Next, Iowa straw poll: Why it matters to GOP presidential candidates
Six candidates are actively competing in the Iowa straw poll on Saturday. Those who fare poorly may find that fundraising dries up. Those who do well may see an infusion of campaign cash.
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This matters, because to take part in the straw poll one has to be an Iowa resident and vote in person.
Bachmann, a native of Iowa and a tea-party firebrand, also generates enthusiasm among Iowa conservatives – but she entered the race late and not all that organized. Still, as a champion of homeschooling, she, too, is reaching out to that and other Christian conservative networks. There are other signs that she’s getting her act together.
“Bachmann is in hyperdrive on trying to get people out to the straw poll,” says John Mayne, a lawyer in Sioux City, in conservative northwestern Iowa, who is undecided in the race. “The robo-dialing is almost oppressive. I think the phone rings twice a day from Bachmann. I don’t hear from anyone else.”
How these top three emerge from Ames depends in part on expectations. Bachmann is expected to finish first; therefore, anything less will take some of the shine off her star. The charismatically challenged Pawlenty has kept expectations low – he often mentions his "back of the pack" polling – but realistically a less-than-second-place finish for him could be problematic and may deny him a needed fundraising boost. A first-place finish for Paul would cement his reputation for skill at winning straw polls, but it would not necessarily recast his image as a niche candidate.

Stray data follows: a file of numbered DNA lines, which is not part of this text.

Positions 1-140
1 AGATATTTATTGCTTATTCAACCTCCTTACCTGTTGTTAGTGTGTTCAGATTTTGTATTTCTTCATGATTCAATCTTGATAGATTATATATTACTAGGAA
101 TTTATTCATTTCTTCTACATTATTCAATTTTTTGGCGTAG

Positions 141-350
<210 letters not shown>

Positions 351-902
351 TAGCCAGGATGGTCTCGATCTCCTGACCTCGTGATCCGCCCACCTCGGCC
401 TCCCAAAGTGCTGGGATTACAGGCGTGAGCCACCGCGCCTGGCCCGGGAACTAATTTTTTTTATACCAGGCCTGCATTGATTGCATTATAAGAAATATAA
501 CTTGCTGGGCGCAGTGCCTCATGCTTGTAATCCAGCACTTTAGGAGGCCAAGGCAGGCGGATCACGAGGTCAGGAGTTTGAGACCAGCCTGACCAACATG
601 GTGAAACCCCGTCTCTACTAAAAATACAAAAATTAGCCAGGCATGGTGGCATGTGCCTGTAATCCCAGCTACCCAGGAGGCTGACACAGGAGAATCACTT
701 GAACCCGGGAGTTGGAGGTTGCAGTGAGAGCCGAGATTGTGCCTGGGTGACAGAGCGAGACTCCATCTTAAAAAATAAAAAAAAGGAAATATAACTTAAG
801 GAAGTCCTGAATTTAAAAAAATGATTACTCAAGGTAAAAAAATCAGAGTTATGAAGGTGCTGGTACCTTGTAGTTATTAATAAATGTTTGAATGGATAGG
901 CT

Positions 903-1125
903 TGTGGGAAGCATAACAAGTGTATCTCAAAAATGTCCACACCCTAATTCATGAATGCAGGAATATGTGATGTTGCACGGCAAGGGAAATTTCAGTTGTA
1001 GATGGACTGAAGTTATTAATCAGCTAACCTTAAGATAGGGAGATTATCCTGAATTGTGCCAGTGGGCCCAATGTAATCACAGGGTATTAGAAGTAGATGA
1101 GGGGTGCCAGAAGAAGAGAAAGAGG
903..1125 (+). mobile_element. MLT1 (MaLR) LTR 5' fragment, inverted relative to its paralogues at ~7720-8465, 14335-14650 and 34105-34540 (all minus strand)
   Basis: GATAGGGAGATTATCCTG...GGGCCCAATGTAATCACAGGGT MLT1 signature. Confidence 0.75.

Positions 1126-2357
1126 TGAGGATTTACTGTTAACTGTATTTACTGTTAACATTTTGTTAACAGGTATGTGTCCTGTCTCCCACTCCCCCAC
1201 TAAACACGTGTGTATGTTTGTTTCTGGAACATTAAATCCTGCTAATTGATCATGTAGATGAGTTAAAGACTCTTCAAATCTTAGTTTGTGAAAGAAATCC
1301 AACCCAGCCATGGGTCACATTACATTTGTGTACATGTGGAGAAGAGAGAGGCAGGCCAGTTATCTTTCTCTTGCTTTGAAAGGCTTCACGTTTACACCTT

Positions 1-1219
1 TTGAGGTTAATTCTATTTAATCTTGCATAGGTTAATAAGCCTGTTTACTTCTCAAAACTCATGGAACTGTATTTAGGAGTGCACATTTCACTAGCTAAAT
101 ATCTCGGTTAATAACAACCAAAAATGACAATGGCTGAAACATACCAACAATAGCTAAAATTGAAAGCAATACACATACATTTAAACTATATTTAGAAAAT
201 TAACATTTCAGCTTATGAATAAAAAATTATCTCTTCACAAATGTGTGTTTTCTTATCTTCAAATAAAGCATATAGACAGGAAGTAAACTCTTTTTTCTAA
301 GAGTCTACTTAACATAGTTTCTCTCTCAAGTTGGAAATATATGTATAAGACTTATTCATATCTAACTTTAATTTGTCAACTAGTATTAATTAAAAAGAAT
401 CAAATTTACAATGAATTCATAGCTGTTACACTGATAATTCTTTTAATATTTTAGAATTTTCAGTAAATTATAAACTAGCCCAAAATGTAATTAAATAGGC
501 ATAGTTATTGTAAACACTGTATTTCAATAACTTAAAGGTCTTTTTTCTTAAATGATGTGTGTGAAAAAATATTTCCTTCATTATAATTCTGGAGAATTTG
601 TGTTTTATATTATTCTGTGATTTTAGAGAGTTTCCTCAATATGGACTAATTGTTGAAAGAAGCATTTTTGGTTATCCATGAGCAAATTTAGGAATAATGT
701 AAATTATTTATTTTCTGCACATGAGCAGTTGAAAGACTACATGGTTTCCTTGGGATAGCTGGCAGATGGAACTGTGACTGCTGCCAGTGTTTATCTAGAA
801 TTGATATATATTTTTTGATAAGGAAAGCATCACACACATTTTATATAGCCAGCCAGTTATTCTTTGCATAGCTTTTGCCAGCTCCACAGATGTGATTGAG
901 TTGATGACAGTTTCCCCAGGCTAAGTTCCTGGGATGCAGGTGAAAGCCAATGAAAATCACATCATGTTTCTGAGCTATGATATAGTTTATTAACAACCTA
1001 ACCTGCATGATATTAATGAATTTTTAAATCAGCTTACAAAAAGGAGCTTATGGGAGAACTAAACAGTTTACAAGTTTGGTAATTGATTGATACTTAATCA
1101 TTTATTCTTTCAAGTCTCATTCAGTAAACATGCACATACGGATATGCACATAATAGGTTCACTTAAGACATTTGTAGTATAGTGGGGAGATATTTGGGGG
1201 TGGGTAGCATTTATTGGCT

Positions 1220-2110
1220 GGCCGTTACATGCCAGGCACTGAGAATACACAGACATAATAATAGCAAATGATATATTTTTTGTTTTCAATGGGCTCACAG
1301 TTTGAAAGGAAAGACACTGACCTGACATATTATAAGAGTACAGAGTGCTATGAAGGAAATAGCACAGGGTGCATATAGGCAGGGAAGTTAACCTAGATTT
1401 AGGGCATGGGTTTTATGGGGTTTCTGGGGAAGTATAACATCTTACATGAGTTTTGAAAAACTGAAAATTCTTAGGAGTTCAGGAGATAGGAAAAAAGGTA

The Romney factor
Notable for his absence is Mr. Romney. He is taking part in a candidate debate Aug. 11, also in Ames, but will have no official presence at the day-long festival of politics that the straw poll – a fundraiser for the Iowa GOP – has become: no free entry tickets or bus ride there, no air-conditioned tent with free Hickory Park barbecue, no entertainment (Bachmann is bringing in Randy Travis), no speech in the big auditorium.
In 2007, Romney spent $1.5 million in an all-out effort to win Ames – which he did – but lost the Iowa caucuses five months later to Mr. Huckabee. This time, his supporters say, he has nothing to prove; better to conserve his resources.
Romney still polls well in Iowa, leading to speculation about a stealth operation on his behalf at Ames. Romney backers will certainly be there, waving the flag. Romney says he’s not skipping Iowa altogether, as is the other sort-of-moderate in the race, Mr. Huntsman. Romney’s just keeping expectations low for the caucuses. Soon thereafter, New Hampshire will hold its primary, which Romney must win to remain a viable candidate, analysts say.
Romney is also reading the handwriting on the wall. Since the 2008 cycle, “social conservatives have taken over the Iowa Republican Party,” says Dianne Bystrom, a political scientist at Iowa State. “Republicans in Iowa are a much more diverse group than what gets covered in the media. But given the ... state of politics in Iowa, Romney’s strategy is a smart one.”
If all goes according to Romney’s plan, the nomination race will boil down to him and an alternative. But the field may not be complete yet.